Iran maintains an information-warfare front—it’s called Hezbollah
06 October '10
Mahmoud Ahmadinejad is going to Lebanon next week, where he intends to throw a stone at Israel across the border. While this set piece of information warfare, or propaganda, may seem more Japanese than Persian in its stark simplicity, it is best to think of it as a metaphor for Tehran’s regional strategy. For the last 30 years the Iranian Revolutionary Guard Corps has been throwing the same stone at Israel, a stone called Hezbollah.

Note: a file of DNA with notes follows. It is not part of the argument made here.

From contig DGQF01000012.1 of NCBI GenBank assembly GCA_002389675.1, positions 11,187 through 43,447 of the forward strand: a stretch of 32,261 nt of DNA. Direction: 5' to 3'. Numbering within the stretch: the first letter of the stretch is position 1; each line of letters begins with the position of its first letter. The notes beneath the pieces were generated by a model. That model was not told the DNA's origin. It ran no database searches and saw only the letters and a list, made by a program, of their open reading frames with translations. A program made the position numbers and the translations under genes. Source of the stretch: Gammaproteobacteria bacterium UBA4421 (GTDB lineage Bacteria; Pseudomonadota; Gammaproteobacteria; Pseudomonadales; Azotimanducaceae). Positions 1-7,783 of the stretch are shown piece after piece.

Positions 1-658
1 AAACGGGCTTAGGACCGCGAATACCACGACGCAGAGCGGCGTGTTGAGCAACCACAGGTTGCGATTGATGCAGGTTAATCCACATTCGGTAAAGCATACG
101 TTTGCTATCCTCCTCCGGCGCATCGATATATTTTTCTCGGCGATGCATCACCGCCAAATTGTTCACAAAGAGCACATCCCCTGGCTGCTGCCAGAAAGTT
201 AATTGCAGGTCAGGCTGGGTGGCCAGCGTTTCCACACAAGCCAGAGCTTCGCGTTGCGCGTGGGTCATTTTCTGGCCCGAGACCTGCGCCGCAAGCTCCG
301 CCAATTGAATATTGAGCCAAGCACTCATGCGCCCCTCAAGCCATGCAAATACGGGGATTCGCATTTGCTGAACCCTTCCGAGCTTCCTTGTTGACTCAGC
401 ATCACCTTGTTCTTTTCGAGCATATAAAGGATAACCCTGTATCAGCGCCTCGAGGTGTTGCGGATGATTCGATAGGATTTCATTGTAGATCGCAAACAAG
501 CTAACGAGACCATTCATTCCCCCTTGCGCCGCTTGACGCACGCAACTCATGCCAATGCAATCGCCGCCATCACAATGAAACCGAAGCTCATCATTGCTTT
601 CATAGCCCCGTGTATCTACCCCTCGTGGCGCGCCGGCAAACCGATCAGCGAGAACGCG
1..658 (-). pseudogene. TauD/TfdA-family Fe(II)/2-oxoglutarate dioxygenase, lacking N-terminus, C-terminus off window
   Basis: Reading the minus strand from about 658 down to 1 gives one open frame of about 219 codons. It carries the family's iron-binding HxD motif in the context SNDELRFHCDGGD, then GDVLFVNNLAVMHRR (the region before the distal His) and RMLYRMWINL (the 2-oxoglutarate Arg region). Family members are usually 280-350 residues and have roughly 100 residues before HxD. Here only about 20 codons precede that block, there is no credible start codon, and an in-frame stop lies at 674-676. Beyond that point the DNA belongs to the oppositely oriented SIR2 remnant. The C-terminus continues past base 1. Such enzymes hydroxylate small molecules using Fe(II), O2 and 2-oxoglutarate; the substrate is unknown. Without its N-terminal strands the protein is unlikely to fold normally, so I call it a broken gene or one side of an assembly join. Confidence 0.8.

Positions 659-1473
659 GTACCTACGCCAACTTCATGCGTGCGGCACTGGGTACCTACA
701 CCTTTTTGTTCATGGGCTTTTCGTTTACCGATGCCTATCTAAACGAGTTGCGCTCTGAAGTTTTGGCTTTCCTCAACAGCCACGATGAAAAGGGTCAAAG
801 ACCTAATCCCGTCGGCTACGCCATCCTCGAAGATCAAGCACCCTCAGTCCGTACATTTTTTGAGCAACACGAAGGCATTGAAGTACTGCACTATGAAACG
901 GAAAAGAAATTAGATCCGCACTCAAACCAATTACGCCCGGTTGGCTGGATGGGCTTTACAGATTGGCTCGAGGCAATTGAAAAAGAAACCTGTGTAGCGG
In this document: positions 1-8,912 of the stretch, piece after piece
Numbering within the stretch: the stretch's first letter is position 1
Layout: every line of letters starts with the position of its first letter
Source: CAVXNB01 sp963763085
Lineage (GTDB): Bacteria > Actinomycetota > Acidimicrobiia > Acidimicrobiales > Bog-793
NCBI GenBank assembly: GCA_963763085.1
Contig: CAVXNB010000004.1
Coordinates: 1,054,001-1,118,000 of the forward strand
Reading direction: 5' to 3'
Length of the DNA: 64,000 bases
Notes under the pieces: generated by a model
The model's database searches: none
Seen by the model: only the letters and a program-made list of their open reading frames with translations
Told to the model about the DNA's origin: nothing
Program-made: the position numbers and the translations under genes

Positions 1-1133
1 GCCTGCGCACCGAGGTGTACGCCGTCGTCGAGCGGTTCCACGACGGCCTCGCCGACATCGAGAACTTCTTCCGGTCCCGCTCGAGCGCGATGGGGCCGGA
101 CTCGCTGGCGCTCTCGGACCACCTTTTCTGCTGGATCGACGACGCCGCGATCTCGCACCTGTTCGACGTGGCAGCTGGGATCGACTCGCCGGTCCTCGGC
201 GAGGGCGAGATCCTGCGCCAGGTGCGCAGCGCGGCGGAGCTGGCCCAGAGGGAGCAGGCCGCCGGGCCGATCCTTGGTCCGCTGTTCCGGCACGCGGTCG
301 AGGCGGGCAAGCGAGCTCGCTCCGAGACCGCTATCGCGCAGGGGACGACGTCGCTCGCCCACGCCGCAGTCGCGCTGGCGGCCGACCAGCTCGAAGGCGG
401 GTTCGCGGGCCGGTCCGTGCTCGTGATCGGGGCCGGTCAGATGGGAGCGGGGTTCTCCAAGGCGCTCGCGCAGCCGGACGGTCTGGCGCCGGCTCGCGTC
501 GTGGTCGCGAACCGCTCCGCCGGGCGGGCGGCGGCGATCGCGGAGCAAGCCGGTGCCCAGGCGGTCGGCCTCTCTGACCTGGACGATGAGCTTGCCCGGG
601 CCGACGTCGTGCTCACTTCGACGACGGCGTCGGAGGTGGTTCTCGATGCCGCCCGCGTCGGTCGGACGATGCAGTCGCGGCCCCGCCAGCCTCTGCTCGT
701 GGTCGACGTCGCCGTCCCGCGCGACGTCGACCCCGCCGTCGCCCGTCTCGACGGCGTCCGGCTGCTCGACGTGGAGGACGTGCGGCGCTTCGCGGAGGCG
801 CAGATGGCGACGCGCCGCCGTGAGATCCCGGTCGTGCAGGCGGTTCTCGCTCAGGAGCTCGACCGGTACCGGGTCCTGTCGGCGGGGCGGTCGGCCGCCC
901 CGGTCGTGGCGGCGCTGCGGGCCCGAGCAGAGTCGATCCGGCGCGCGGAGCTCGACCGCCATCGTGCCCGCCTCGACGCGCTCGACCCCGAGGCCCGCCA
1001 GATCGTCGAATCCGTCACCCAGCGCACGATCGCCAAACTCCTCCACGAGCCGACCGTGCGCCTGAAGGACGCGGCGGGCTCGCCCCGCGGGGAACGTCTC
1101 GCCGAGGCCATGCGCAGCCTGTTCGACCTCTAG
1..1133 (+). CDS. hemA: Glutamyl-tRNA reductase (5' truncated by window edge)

Hassan Nasrallah, Hezbollah’s general secretary, is credited by many Arabs and Westerners, including his adversaries, as among the greatest of all modern Arab statesmen and warriors, a man of probity and honor. Unlike other Arab leaders, he makes his threats against the Jewish state come true, sometimes even before the very eyes of his captivated audience, as when Hezbollah struck an Israeli boat in the first week of its summer 2006 war with Israel. “Look at the warship that has attacked Beirut, while it burns and sinks before your very eyes,” Nasrallah said on live television, as though he were directing a movie. This was one of his most famous information operations, but the fact is that everything Hezbollah does is part of its information-warfare strategy.
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